Pope Francis: ‘We must save lives, not build weapons to destroy them’

By Domenico Agasso, 18 March 2021
Pope Francis alone in St Peter's Square. Image: Vatican Media/Vatican News.

 

A new book entitled “God and the World to Come” hits bookstores on Tuesday, in which Pope Francis grants a book-length interview to Italian journalist Domenico Agasso (Edizione Piemme-LEV). We publish here an excerpt translated from the original Italian.

Domenico Agasso: Your Holiness, how do you interpret the “earthquake” that hit the world in 2020 in the form of a novel coronavirus?

Pope Francis: “In life there are moments of darkness. Too often we think that they only happen to others and not to us, to someone else, in another country, perhaps on a distant continent. Instead, we all ended up in the pandemic’s tunnel. Pain and sorrow have broken through the doors of our homes, invaded our thoughts, attacked our dreams and plans. And so today no one can afford to rest easy. The world will never be the same again. But it is precisely within this calamity that we must grasp those signs which may prove to be the cornerstones of reconstruction. Speeches are not enough to solve emergencies. The pandemic is an alarm signal on which humanity is forced to reflect. This time of trial can thus become a time of wise and far-sighted choices for the good of humanity, of all humanity.”

DA: What urgencies do you perceive?

PF: “We can no longer blithely accept inequalities and disruptions to the environment. The path to humanity’s salvation passes through the creation of a new model of development, which unquestionably focuses on coexistence among peoples in harmony with Creation. We need to be aware that every individual action does not remain isolated, for good or evil, but has consequences for others, because everything is connected: Everything! By changing the lifestyles that drive millions of people, especially children, into the grip of hunger, we will be able to lead a more austere existence that would make a fair distribution of resources possible. This does not mean diminishing some people’s rights in order to drive downward leveling, but rather involves guaranteeing more and broader rights to those who currently have none.”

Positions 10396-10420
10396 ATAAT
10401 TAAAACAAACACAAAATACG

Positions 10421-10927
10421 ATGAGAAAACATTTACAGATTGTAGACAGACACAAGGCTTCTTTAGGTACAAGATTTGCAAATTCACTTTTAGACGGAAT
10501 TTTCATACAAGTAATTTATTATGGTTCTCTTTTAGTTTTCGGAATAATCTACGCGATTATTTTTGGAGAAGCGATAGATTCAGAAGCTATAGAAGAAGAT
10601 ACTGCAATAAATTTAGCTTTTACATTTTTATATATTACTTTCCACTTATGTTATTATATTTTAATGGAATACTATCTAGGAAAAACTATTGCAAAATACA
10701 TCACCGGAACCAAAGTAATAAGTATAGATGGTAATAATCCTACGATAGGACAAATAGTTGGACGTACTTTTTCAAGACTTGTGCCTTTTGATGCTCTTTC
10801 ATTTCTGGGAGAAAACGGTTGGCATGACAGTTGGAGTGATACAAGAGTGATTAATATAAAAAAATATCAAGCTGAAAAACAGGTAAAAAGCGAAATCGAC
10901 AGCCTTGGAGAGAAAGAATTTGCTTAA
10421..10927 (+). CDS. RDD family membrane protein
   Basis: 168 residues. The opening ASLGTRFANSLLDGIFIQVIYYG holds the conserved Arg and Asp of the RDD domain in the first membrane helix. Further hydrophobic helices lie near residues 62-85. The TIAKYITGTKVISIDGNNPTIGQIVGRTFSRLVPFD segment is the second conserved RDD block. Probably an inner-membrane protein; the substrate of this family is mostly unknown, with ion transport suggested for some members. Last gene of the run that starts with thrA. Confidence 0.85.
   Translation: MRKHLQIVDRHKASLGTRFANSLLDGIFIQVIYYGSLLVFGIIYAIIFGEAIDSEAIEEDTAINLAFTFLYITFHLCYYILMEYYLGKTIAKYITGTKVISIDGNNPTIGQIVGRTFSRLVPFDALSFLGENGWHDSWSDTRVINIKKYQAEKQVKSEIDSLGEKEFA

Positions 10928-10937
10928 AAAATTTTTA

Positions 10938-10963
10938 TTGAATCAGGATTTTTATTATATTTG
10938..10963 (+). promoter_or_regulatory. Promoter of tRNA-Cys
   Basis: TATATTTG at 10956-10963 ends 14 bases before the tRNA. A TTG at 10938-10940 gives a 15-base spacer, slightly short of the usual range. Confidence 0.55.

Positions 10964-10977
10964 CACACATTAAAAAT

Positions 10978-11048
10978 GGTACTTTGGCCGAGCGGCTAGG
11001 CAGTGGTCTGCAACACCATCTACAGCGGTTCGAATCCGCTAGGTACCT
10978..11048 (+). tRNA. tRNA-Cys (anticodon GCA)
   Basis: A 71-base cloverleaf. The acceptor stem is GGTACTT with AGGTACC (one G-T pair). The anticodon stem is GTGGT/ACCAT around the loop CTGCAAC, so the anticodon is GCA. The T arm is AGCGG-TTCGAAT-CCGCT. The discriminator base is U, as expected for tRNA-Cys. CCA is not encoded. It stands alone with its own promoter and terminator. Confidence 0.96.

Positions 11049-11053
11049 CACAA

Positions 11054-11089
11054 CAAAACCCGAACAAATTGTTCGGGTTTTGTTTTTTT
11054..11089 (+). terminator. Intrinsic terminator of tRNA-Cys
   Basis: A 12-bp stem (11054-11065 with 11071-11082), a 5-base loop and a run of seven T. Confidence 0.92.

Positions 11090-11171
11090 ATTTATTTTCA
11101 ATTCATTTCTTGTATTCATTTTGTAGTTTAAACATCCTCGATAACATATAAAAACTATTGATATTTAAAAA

DA: Do you see encouraging signs?

PF: “There are already popular movements today which are trying to promote these notions and operations ‘from below’, along with some institutions and associations. They are trying to concretise a new way of looking at our common home: no longer as a warehouse of resources to be exploited, but a sacred garden to be loved and respected, through sustainable behaviours. There is also an awareness among young people, particularly within ecological movements. If we don’t roll up our sleeves and immediately take care of the Earth, with radical personal and political choices, with an economic ‘green’ turn by directing technological developments in this direction, sooner or later our common home will throw us out the window. We cannot waste any more time.”

DA: What are your thoughts on finance and its relationship with government?

PF: “I believe that if we manage to heal it from the dominant speculative mentality and re-establish it with a ‘soul’, according to fair criteria, we will be able to aim at the objective of reducing the gap between those who have access to credit and those who do not. And if one day, in the not-too-distant future, conditions are in place for every person to invest according to ethical and responsible principles, we will obtain the result of limiting support to companies that are harmful to the environment and to peace. In the state in which humanity finds itself, it is scandalous to continue financing industries that do not contribute to the inclusion of the excluded and the promotion of the least, and which penalise the common good by polluting Creation. These are the four criteria for choosing which businesses to support: inclusion of the excluded, promotion of the least, the common good, and care of Creation.”